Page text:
“Let’s just wait and see what he says.” Pacifying my fidgety hand with his, my leg trembles rumble through our clasped grip.

Startled by a light rasp, my breath gets stuck somewhere between my lungs and throat. Dr. Gladwell pokes his placid face around the door, his solemn expression reminiscent of the night he admitted me to the hospital. His steely grey eyes droop in sadness. Uttering just two words, “I’m sorry” he pauses to gauge our responses. Stooping to eye-level, he sits on the round stool, rolling himself to a intimate, yet distant-enough, position. Dazed by the implicit meaning behind his brief statement, my eyes widen in disbelief, my breathing shallows and suffocates. Jason’s face drops, eyelids hanging so low his delightfully blue irises are completely obscured. As if wanting to squeeze away the pain, his hand tightens strongly around mine.

Forty-three seconds elapse, a laughable amount of processing time, and Dr. Gladwell provides the obligatory token bit of consolation: “There is no heartbeat. These things happen, and we don’t usually know why. It most likely has nothing to do with your first loss. It shouldn’t affect future pregnancies.” His gazed fixes on us, hoping to find a glimmer of response.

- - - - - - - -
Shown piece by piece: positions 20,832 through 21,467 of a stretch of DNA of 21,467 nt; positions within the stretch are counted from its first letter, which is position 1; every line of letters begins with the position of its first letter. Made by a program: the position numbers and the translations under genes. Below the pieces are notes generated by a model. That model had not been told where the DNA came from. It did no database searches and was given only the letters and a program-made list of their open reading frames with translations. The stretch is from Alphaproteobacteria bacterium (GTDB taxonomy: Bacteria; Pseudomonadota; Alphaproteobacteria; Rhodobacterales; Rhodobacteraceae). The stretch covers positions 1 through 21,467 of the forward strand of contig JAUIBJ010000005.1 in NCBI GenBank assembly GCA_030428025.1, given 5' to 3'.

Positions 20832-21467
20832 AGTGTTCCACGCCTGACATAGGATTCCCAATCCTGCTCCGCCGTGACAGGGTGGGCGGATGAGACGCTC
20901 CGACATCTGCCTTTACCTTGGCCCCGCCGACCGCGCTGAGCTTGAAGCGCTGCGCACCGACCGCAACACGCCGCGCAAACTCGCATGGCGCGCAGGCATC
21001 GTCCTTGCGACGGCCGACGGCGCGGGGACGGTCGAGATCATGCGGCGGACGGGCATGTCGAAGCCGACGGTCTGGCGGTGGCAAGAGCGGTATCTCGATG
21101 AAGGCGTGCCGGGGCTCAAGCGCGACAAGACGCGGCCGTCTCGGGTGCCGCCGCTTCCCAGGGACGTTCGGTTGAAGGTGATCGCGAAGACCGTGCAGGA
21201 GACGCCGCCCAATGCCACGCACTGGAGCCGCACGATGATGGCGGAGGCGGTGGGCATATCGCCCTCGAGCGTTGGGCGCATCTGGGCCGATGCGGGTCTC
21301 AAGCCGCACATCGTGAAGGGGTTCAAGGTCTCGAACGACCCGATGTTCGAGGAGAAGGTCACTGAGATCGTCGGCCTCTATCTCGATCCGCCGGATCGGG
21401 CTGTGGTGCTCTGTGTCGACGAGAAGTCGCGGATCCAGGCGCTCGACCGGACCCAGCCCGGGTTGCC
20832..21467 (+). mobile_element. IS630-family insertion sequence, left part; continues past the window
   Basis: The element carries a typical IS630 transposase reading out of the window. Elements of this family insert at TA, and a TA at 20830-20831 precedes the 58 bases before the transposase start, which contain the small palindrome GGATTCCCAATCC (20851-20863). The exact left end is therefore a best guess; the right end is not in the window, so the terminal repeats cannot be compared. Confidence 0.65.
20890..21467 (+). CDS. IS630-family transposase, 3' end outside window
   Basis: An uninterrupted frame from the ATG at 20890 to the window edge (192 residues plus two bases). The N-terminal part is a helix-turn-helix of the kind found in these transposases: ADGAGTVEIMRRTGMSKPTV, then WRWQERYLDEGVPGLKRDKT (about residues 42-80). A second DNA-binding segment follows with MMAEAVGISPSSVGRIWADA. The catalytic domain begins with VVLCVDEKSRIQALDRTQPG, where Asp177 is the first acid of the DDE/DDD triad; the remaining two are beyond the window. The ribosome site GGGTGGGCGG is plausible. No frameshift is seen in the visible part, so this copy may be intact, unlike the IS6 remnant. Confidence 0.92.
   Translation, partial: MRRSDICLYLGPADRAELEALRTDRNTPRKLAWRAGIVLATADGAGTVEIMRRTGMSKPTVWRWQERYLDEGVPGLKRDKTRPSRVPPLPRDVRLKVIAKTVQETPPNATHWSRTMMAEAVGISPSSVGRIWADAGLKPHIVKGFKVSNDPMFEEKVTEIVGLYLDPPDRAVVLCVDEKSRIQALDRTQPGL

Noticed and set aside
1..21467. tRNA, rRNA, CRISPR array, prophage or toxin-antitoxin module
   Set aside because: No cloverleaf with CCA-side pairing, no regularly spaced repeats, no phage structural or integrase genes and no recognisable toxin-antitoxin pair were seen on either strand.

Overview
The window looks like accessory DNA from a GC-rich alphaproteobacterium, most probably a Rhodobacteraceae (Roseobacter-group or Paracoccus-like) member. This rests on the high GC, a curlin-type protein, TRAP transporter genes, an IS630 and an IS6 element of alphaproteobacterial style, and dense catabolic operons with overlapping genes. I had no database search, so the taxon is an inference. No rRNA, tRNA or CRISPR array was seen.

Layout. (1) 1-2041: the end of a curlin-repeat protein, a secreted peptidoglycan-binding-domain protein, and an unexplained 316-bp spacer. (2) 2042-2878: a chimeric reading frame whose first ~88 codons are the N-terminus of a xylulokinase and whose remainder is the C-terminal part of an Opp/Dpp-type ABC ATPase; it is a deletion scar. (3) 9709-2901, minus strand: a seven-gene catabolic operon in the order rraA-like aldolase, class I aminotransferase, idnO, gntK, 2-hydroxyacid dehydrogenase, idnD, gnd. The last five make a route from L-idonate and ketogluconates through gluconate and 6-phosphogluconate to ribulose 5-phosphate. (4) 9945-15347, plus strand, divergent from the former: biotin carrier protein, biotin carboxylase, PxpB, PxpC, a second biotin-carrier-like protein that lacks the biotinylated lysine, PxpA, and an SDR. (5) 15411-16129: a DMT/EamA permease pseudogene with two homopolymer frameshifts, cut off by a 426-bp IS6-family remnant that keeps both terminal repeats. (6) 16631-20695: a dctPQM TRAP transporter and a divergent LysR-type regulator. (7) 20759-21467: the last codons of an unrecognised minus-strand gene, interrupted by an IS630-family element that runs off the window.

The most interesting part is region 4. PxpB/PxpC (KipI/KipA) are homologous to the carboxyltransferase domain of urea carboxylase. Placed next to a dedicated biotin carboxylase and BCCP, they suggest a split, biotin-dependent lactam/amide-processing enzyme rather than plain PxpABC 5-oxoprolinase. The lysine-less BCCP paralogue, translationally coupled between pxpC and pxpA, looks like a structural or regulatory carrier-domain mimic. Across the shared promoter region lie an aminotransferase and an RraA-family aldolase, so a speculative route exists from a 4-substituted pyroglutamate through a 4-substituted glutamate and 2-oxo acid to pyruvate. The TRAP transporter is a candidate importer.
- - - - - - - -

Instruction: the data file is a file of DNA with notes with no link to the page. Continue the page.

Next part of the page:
“There…is…no…heartbeat” spurs the slowly dripping angst from my thoughts, soaking through each organ, each limb, each digit, each cell. My statuesque facade obscures this bodily overtaking.

A cacophony of screaming voices litter my mind:

How can this be happening to us again?!

What did we do to deserve this?!

What now?!

As the emotional saturation slows, my face deteriorates, crinkling as the first tear pools in my bottom eyelid. Leaving his chair, Jason quickly joins me on the narrow exam table, paper crumpling under our crowded legs. Dr. Gladwell stoically, silently extends a tissue box. Ten lonely inhibited minutes go by. Dr. Gladwell has no more words. We have no words. He waits with us until the tears dry, neither offering more condolence nor pushing us out the door. Deciding to wait the miscarriage out at home, we pull on our coats, and silently shuffle outside. Defeated and angry, I cannot make peace with our fate.

As rookies to the “pregnancy loss” club, the realization that many people not only lose one baby, but often lose multiple, is disheartening. With each loss, we are at a fork in the road, an impasse run by fear: stop trying or try again. With each loss, we flow through the same emotions–sadness, anger, pity–learning to navigate each with more fluency than the last time. With each loss, my pleas with Mother Nature, forces of the universe, or whatever omniscient being is pulling these cruel strings, has fallen on deaf ears. With each loss, courage, resilience, and strength guide my resolve.

We will try again. We will not let fear run our lives.

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7 thoughts on “And Then There Were Two

    • Sadly, after this was originally written, we had a third loss. We are approaching the one year anniversary of the latest loss this June. It has been a hard road, but we are making it best we way we know how. Thank you for reading!